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Climate: Meat turns up the heat as livestock emit greenhouse gases

Date:
July 21, 2014
Source:
Carnegie Institution
Summary:
Eating meat contributes to climate change, due to greenhouse gasses emitted by livestock. New research finds that livestock emissions are on the rise and that beef cattle are responsible for far more greenhouse gas emissions than other types of animals. "That tasty hamburger is the real culprit," the lead researcher said. "It might be better for the environment if we all became vegetarians, but a lot of improvement could come from eating pork or chicken instead of beef."

Eating meat contributes to climate change, due to greenhouse gasses emitted by livestock. New research finds that livestock emissions are on the rise and that beef cattle are responsible for far more greenhouse gas emissions than other types of animals. It is published by Climactic Change.

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Carbon dioxide is the most-prevalent gas when it comes to climate change. It is released by vehicles, industry, and forest removal and comprises the greatest portion of greenhouse gas totals. But methane and nitrous oxide are also greenhouse gasses and account for approximately 28 percent of global warming activity.

Methane and nitrous oxide are released, in part, by livestock. Animals release methane as a result of microorganisms that are involved in their digestive processes and nitrous oxide from decomposing manure. These two gasses are responsible for a quarter of these non-carbon dioxide gas emissions and 9 percent of total greenhouse gas emissions overall.

The research team, including Dario Caro, formerly of Carnegie and now at the University of Siena in Italy, and Carnegie's Ken Caldeira, estimated the greenhouse gas emissions related to livestock in 237 countries over a nearly half a century and found that livestock emissions increased by 51 percent over this period.

They found a stark difference between livestock-related emissions in the developing world, which accounts for most of this increase, and that released by developed countries. This is expected to increase further going forward, as demand for meat, dairy products, and eggs is predicted by some scientists to double by 2050. By contrast, developed countries reached maximum livestock emissions in the 1970s and have been in decline since that time.

"The developing world is getting better at reducing greenhouse emissions caused by each animal, but this improvement is not keeping up with the increasing demand for meat," said Caro. "As a result, greenhouse gas emissions from livestock keep going up and up in much of the developing world."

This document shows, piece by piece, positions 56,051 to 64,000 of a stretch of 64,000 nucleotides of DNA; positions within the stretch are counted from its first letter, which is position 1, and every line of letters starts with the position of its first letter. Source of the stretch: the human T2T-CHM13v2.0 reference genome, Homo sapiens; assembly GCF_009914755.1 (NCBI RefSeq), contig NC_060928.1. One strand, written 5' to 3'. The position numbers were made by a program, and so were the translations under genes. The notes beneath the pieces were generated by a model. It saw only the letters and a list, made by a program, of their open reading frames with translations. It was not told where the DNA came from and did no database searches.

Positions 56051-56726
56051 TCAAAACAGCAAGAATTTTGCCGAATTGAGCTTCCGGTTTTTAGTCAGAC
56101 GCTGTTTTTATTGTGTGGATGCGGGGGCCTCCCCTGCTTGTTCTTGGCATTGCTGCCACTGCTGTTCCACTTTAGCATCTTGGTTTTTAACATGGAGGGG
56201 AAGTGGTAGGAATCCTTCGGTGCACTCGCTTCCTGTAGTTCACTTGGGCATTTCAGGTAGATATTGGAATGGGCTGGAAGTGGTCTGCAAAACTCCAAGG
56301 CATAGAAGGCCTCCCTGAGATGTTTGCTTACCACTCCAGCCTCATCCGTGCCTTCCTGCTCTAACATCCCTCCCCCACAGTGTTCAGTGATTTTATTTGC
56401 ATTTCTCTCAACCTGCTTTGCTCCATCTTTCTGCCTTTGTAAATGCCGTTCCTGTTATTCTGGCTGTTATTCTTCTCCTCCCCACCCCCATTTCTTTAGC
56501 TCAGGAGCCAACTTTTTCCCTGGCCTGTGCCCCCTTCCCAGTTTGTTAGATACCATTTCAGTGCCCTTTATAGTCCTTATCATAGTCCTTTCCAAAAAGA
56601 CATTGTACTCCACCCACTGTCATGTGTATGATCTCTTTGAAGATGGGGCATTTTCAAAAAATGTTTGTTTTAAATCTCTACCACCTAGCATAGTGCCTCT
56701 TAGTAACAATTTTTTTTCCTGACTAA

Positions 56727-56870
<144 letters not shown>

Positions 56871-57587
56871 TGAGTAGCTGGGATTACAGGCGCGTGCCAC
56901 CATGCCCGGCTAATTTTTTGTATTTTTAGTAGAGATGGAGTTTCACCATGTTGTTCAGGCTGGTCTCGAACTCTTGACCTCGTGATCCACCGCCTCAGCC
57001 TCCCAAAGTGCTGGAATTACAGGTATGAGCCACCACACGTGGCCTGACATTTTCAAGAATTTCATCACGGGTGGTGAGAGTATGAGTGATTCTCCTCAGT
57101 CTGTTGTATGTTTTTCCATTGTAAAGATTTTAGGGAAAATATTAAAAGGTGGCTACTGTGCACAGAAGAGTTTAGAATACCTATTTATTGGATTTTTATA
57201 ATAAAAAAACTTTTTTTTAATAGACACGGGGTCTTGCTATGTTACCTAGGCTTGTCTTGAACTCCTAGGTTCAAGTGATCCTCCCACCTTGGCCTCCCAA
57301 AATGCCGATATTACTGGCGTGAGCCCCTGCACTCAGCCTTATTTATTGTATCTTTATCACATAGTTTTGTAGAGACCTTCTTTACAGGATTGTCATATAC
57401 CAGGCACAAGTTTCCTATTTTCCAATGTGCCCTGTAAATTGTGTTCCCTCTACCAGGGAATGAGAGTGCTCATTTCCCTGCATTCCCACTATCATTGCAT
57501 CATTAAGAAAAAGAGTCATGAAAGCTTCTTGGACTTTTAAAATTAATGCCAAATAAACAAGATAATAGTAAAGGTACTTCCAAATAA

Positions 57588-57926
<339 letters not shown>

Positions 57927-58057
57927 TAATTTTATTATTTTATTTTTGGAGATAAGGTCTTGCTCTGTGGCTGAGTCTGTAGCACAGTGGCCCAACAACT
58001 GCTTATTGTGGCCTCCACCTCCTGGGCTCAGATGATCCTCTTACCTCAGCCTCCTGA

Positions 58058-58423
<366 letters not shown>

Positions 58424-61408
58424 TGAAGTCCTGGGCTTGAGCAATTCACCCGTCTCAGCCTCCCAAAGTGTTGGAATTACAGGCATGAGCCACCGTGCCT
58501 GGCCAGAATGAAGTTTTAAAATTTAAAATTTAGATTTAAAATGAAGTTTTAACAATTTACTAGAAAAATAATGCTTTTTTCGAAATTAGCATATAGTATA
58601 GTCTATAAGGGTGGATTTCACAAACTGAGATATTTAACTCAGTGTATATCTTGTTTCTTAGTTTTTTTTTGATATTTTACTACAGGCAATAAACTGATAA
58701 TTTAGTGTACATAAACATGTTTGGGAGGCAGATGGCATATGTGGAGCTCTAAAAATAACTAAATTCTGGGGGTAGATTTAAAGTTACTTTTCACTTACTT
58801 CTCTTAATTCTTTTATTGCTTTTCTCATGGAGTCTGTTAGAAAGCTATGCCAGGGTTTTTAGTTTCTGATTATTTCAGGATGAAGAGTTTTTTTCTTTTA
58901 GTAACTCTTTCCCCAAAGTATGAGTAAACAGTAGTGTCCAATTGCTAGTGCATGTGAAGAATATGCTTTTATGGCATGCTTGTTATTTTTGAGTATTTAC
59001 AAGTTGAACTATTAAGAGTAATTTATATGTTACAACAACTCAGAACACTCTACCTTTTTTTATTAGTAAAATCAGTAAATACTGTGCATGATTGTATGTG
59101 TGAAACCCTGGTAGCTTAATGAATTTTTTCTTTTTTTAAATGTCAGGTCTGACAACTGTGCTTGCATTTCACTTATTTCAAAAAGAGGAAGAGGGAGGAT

Breaking it down by animal, beef and dairy cattle comprised 74 percent of livestock-related greenhouse gas emissions, 54 percent coming from beef cattle and 17 percent from dairy cattle. Part of this is due to the abundance of cows, but it is also because cattle emit greater quantities of methane and nitrous oxide than other animals. Sheep comprised 9 percent, buffalo 7 percent, pigs 5 percent, and goats 4 percent.

"That tasty hamburger is the real culprit," Caldeira said. "It might be better for the environment if we all became vegetarians, but a lot of improvement could come from eating pork or chicken instead of beef."


Story Source:

The above story is based on materials provided by Carnegie Institution. Note: Materials may be edited for content and length.


Journal Reference:

  1. Dario Caro, Steven J. Davis, Simone Bastianoni, Ken Caldeira. Global and regional trends in greenhouse gas emissions from livestock. Climatic Change, 2014; DOI: 10.1007/s10584-014-1197-x

Cite This Page:

Carnegie Institution. "Climate: Meat turns up the heat as livestock emit greenhouse gases." ScienceDaily. ScienceDaily, 21 July 2014. <www.sciencedaily.com/releases/2014/07/140721124026.htm>.
Carnegie Institution. (2014, July 21). Climate: Meat turns up the heat as livestock emit greenhouse gases. ScienceDaily. Retrieved December 17, 2014 from www.sciencedaily.com/releases/2014/07/140721124026.htm
Carnegie Institution. "Climate: Meat turns up the heat as livestock emit greenhouse gases." ScienceDaily. www.sciencedaily.com/releases/2014/07/140721124026.htm (accessed December 17, 2014).

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